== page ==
the most common form of credit for average consumers, yet experience has shown me that most people don’t understand how they work.
It is understandable because the terms and conditions tend to be overly complicated and heavy with financial jargon.
It is not always possible for a non-financially trained person to understand the language, terms, mechanisms and true impact on their financial lives without first investing hours of confusion and frustration. It can be very difficult to find someone to help who does not have a vested interest in you signing up for that product or service.
First and foremost, the goal of credit card companies or banks that issue them is to earn interest from unpaid balances. Never forget that. The longer you leave the balance unpaid, the more they earn.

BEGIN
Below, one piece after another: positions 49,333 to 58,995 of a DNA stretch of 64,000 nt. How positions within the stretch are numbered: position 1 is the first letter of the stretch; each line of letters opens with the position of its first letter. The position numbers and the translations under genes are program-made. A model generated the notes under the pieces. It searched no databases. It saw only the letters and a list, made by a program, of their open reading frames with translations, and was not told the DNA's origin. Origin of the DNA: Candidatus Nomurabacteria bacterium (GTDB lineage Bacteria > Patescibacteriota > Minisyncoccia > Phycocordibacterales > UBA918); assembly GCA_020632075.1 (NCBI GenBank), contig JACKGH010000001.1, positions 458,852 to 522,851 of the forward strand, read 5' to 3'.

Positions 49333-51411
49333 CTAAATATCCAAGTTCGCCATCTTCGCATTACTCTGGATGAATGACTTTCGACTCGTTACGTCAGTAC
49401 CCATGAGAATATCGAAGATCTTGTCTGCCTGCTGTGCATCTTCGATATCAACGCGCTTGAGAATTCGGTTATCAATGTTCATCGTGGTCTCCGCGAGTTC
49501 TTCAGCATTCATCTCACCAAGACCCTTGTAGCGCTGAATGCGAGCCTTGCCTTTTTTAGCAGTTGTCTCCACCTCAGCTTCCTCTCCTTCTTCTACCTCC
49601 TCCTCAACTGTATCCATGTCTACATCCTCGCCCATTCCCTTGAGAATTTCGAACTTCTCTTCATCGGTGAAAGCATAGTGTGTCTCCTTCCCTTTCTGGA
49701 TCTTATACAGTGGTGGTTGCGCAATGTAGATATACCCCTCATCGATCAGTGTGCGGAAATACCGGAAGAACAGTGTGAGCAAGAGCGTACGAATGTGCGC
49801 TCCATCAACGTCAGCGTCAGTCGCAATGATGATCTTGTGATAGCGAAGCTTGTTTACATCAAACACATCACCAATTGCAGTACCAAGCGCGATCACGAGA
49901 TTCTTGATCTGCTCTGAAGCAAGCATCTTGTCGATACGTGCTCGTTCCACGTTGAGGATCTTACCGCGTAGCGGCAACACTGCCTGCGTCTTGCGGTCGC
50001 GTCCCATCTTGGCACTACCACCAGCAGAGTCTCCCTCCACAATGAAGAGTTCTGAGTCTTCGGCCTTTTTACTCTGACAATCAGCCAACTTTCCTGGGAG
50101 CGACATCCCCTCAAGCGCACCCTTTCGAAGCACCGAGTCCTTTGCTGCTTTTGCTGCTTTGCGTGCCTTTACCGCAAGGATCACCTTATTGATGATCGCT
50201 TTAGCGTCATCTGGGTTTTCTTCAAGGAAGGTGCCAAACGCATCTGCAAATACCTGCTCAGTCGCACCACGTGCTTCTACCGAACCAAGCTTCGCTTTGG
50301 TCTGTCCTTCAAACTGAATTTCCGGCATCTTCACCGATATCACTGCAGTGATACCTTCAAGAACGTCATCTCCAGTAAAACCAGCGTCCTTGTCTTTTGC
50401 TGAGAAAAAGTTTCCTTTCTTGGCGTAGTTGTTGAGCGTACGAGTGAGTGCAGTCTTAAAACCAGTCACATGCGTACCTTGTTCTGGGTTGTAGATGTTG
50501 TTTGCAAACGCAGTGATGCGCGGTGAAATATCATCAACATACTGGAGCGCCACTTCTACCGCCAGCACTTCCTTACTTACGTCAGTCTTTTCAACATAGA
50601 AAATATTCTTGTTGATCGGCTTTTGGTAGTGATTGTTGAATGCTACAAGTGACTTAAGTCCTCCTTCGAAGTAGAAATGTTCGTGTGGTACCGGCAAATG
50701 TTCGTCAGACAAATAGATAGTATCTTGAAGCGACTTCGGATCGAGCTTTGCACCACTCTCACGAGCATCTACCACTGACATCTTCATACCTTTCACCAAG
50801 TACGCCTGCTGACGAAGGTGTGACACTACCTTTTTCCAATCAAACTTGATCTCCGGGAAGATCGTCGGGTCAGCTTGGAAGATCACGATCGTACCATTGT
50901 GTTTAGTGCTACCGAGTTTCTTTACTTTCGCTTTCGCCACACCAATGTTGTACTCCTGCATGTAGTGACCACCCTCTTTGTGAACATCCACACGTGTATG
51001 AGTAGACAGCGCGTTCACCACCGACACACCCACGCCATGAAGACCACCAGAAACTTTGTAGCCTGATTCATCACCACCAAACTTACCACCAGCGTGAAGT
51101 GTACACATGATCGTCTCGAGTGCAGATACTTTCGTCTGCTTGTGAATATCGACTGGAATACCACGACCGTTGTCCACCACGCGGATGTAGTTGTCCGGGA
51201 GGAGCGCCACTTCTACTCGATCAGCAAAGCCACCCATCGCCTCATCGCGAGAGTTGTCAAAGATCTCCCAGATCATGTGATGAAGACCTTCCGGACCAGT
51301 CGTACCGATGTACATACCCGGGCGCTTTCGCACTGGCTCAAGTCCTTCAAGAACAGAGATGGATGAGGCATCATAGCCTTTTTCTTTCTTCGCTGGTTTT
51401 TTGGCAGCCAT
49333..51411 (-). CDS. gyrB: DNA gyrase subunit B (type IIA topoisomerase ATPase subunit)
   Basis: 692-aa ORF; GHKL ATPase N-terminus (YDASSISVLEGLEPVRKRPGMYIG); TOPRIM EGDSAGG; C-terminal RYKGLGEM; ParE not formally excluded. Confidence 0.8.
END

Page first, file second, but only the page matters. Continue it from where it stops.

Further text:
In my experience, providers clearly communicate your obligation to pay a minimum amount each month by a certain date. This is calculated as a percentage of the outstanding balance at the end of the month. If you don’t pay this amount on time, the bank will charge you a late payment fee. This is usually a set flat fee and is not dependent on the total amount you owe.
It’s a common misconception that you do not incur interest if you pay the minimum amount each month. This is not true. Many people have told me the credit card salesperson misled them on this point. You only avoid paying interest if you pay off the full balance each month.
Compounding happens when the bank charges you interest on interest. This happens when you do not pay off your card in full and so the bank adds an interest charge to your balance due.
If you do not pay your card balance off in full, the next month you are paying interest not only on the money you charged to the card but also on the interest from the previous month.